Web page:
The first two handsets powered by the new Blackberry 10 operating system have been unveiled.
The Z10 is controlled via a 4.2in (10.7cm) touchscreen while the Q10 has a smaller 3.1in (7.9cm) screen and physical keyboard.
The UK will be the first to get the Z10 where it will launch on Thursday.
Its appeal could determine whether the firm – which has switched its name from Research In Motion to Blackberry – has a long term future.
The new operating system had originally been due for release last year. Canada and the UAE will get the Z10 in February and the firm said it should go on sale in the US in March.
“Two years ago we had to make a very serious decision,” chief executive Thorsten Heins told a press conference in New York.
“Adopt someone else’s platform or build a whole new one from ground up for Blackberry. And we made the tough call to go it alone.
“Bringing an entirely new platform to the market and ushering this company through a really difficult transition took careful planning and we absolutely knew it was risky.”
According to data from IDC, Blackberry devices used to account for just over 19% of global smartphone shipments at the start of 2010 – but it suggests that figure had dropped to less than 4% by the end of last year.
“The devices are probably the firm’s last attempt to make in impact in this market,” Alexander Peterc, technology analyst at BNP Paribas, told the BBC.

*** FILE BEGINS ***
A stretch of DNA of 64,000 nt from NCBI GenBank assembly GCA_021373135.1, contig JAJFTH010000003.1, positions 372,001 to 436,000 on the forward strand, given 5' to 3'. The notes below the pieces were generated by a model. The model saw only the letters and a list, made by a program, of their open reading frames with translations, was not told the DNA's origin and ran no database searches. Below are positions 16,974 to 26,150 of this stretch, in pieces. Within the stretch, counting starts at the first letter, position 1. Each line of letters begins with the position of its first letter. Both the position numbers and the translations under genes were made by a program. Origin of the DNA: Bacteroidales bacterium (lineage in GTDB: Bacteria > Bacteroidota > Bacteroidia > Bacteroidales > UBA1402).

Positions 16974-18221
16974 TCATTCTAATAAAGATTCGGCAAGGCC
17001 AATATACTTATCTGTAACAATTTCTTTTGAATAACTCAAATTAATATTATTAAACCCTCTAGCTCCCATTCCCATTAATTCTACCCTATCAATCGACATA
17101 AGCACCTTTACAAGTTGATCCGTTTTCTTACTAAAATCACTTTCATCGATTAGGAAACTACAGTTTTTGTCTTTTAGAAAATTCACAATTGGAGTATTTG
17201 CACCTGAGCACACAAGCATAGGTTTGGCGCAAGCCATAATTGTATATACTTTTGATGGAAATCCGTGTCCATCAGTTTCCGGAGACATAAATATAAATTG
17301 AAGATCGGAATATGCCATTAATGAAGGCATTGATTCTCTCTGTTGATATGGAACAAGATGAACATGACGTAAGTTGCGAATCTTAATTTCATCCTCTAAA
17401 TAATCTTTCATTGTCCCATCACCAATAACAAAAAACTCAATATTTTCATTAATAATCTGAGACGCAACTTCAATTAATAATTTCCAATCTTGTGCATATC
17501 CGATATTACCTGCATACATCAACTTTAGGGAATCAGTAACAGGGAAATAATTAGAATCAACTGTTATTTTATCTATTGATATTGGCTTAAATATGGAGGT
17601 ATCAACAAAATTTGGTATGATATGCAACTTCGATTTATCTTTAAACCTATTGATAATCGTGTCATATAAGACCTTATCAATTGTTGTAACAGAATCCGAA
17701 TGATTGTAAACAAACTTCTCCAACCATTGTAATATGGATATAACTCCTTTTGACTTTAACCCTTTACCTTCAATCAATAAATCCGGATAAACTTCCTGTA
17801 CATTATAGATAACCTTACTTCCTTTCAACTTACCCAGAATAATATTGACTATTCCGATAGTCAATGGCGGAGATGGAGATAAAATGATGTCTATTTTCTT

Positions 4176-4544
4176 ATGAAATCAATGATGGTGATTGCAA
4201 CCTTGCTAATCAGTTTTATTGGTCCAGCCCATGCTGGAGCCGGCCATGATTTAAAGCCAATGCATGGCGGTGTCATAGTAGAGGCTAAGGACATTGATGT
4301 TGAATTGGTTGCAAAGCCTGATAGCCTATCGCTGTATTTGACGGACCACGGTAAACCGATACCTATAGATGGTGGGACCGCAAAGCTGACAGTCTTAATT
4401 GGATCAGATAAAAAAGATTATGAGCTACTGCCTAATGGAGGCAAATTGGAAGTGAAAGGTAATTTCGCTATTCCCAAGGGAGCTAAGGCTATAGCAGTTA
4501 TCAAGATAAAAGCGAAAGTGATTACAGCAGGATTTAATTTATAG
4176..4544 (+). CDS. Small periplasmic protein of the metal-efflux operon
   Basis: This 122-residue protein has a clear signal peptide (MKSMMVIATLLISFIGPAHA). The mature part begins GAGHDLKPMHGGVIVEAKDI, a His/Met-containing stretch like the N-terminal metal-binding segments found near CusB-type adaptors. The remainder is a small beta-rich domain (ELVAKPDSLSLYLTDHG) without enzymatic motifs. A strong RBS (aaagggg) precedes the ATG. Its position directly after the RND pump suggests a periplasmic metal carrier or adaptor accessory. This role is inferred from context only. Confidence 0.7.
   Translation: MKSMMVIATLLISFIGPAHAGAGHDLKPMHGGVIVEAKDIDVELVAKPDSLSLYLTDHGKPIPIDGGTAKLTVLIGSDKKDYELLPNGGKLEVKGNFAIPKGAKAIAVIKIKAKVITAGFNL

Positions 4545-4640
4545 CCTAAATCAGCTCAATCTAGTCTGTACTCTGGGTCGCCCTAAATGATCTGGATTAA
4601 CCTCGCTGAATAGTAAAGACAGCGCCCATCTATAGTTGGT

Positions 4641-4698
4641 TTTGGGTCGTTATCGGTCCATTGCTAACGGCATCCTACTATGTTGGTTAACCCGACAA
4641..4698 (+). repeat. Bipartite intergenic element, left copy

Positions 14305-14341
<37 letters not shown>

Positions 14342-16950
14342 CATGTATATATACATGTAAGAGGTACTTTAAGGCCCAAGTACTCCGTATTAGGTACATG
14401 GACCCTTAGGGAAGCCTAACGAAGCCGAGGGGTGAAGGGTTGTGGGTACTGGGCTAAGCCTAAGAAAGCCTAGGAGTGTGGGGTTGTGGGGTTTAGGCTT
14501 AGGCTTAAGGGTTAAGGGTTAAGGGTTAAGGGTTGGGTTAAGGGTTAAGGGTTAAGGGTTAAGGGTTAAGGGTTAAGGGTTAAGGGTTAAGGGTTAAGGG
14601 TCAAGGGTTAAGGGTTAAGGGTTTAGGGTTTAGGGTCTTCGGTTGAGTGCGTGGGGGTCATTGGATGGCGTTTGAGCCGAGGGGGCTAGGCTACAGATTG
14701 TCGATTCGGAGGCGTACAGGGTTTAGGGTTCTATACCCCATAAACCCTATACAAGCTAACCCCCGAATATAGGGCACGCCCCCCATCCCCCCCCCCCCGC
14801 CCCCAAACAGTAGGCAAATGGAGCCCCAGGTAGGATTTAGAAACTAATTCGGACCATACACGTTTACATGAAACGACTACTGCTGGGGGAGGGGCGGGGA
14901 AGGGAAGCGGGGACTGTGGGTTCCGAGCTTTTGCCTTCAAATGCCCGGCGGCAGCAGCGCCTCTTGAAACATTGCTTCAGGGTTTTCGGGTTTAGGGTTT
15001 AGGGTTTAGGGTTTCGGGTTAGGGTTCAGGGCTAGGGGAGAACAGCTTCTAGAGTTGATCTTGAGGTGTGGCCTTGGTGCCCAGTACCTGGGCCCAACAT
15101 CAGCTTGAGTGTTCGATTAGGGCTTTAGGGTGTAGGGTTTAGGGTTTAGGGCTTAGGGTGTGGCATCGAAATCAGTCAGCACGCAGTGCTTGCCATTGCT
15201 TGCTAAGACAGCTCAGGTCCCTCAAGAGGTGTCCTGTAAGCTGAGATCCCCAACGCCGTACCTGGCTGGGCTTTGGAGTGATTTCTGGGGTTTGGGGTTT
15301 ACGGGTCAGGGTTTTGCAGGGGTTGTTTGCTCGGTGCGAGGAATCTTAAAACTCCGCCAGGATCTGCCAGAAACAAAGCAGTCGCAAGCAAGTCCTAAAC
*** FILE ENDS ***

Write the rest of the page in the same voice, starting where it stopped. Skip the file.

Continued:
“The firm’s market share has fallen because they haven’t had a product launch in a year and a half. BB7 – the previous system upgrade which was just incremental – was, let’s say, a failure.
“They still have a following in enterprise where they will probably find a reliable source of revenue for the next 12 months but it’s also crucial for them to generate at least a half-decent amount of traction with consumers.”
The new user interface allows up to eight apps to run simultaneously, four of which can appear in small windows on the same screen – something the firm describes as “true multitasking”.
Michelle Fleury spoke to chief executive Thorsten Heins, and looked at the Blackberry 10’s ‘hub’ feature
During a demonstration executives said the intention was to let users “flow” through applications using swipes and other gestures rather than copy the “in and out” nature experienced when navigating rivals’ devices.
For example BB10’s Hub – which brings together emails, texts and other notifications – can be accessed by swiping up and then to the right from any app. The user then needs to reverse the gesture to return to where they were.
The BBM messaging app can now make audio and video calls as well as being able to share what is on one person’s screen with the other user’s device.
The Z10 is not RIM’s first to feature a touchscreen keyboard, but it has adopted new features to attract users more used to physical buttons.
These include a feature which learns the words and phrases the owner most often types and then uses this to suggest words which float above the keyboard and can be flicked into place.
It will also learn to anticipate and correct frequently made mistakes – such as if the user often hits the letter C when they mean to tap space.